The skies across America were adorned with a rainbow of colors and sounds yesterday and probably through the weekend.  Hopefully everyone had a happy 4th and a safe one. How about a environmentally friendly one?  Hard to do when almost all fireworks are made in China and contain perchlorate.  My family did not go to the fireworks, are children are too small to be up so late.  I watched them on television, Boston, I believe.  I couldn’t help but think of the shells that were falling into the water and polluting the marine life and our drinking water. I wondered about the smoke filled sky and the air quality.  I read an article in Hispanic Business that tipped me off to the environmental hazards of traditional fireworks. This article changed my view of these booming, banging bright fireworks in the sky.

Is it worth cities and communities raising thousands of dollars to buy fireworks from China because they are cheaper?  The environmentally friendlier option is eight times more expensive and smaller communities and towns can’t afford this.  My city, collects donations during the local parade so I’m certain they won’t be opting for the DMD fireworks that contain nitrocellulose, a cotton plant fiber or the nitrogen based option to cause less smoke.  The less friendly option, using perchlorate to add oxygen fuel to into the fireworks and this is a hazardous chemical.  It’s still needed with nitrogen-based fireworks but in much, much smaller quantities verses the carbon-based fireworks.  The EPA tested a small lake in 2007, 14 hours after fireworks were ignited over a small lake in Oklahoma.  They found the levels were 1000 times higher with perchlorate than before. All this pollution for a patriotic celebration, it seems odd?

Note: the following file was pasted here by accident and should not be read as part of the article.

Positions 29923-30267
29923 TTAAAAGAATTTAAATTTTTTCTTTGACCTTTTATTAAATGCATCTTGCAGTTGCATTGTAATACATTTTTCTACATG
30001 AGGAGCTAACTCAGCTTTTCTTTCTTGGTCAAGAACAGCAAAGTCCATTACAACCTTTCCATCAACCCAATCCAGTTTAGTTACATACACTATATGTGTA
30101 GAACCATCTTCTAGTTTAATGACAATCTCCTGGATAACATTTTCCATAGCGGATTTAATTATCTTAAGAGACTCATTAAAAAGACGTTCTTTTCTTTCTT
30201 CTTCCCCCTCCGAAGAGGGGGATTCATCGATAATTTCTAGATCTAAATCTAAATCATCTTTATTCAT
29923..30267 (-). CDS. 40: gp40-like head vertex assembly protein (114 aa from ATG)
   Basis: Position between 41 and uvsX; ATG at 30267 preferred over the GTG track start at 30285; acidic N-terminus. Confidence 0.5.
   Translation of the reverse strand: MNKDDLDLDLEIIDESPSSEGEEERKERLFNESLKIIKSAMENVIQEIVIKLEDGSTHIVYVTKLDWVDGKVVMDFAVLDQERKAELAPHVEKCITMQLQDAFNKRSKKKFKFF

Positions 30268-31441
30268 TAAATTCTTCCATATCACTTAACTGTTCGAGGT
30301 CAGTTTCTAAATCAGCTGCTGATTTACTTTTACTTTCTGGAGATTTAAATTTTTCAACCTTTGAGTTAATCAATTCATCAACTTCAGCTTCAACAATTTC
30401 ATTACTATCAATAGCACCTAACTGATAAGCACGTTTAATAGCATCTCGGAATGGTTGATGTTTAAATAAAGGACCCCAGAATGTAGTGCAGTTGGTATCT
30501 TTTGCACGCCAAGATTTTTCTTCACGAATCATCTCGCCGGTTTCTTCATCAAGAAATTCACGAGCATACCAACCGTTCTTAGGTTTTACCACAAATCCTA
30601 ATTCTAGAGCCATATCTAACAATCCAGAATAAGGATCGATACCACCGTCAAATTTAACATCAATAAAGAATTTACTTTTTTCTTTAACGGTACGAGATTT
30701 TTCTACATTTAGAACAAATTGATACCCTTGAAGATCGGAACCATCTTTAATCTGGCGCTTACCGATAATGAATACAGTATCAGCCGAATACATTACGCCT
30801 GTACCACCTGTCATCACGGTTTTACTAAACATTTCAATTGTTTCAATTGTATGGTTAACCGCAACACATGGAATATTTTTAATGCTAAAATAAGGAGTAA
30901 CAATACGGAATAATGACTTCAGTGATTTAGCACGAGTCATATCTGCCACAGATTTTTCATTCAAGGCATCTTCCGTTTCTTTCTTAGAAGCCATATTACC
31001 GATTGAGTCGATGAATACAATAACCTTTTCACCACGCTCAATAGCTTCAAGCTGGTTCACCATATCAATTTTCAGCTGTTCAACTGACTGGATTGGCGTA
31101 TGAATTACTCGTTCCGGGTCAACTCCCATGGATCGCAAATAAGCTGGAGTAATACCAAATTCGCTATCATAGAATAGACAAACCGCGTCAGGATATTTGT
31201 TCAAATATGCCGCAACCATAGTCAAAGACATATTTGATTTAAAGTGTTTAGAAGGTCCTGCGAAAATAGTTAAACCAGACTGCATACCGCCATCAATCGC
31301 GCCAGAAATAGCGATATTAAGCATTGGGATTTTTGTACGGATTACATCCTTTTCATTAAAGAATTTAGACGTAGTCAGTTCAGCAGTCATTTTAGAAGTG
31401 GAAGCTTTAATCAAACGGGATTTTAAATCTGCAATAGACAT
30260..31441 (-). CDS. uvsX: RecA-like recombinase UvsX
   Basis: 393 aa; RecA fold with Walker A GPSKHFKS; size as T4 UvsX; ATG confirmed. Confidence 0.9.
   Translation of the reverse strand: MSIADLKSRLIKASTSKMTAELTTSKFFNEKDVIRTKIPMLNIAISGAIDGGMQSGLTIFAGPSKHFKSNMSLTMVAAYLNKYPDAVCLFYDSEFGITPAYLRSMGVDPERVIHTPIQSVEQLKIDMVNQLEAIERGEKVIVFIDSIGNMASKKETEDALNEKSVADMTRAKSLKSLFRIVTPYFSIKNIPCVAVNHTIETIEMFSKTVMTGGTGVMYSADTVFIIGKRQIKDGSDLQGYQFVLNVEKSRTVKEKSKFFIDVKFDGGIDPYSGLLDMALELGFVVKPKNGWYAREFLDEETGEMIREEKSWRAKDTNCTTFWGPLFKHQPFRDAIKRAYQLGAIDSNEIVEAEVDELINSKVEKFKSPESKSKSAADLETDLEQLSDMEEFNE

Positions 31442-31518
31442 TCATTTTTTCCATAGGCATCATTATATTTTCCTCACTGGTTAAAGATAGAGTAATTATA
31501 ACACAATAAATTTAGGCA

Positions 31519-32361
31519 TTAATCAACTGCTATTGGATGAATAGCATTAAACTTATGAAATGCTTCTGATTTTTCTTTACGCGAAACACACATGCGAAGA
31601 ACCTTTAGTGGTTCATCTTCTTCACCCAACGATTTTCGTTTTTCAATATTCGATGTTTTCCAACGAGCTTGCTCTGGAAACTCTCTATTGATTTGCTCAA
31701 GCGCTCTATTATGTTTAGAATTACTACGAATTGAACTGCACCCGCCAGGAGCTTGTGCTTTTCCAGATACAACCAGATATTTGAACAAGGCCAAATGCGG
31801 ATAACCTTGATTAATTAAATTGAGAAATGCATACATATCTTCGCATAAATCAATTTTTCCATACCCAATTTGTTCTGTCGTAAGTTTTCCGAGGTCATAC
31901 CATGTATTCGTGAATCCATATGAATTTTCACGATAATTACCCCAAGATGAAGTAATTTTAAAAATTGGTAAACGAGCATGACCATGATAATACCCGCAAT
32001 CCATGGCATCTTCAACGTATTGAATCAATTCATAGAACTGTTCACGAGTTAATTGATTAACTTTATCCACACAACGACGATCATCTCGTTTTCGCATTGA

How about sparklers?  My family has some from last year and besides being a dangerous fire hazard (I know, I know) they say on the box they do not contain magnesium, chlorates or perchlorates.  They’re made in Thailand and who enforces or regulate this? How do I know this is true? I don’t. Will I buy them again, probably not but before I was cautious of chemicals and more aware and educated, I went with the flow and threw stuff in the cart without thinking.  Now, I think. To be green, any shade, is to think. So think about those fireworks next year and whether they look as beautiful now that you know the dangers involved. Think about asking your city to consider fewer fireworks but more environmentally friendly options.  Think about ways to green your holiday next year, now!

Articles credited for this information:  Hispanic Weekly and Live Science


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Hello, I’m Sommer and this has been my blogging home since 2007. I’m a juggler of life, a protective mama bear and I enjoy travel, wine, sunshine and good books. I hope that through this site you’ll be able find something that inspires you to live a little greener, healthier and happier. Even if it's just a yummy recipe or a personal story of mine.